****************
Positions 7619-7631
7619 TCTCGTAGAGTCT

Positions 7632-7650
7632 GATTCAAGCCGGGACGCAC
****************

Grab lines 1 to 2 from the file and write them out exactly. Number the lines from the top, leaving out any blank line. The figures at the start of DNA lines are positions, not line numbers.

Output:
Positions 7619-7631
7619 TCTCGTAGAGTCT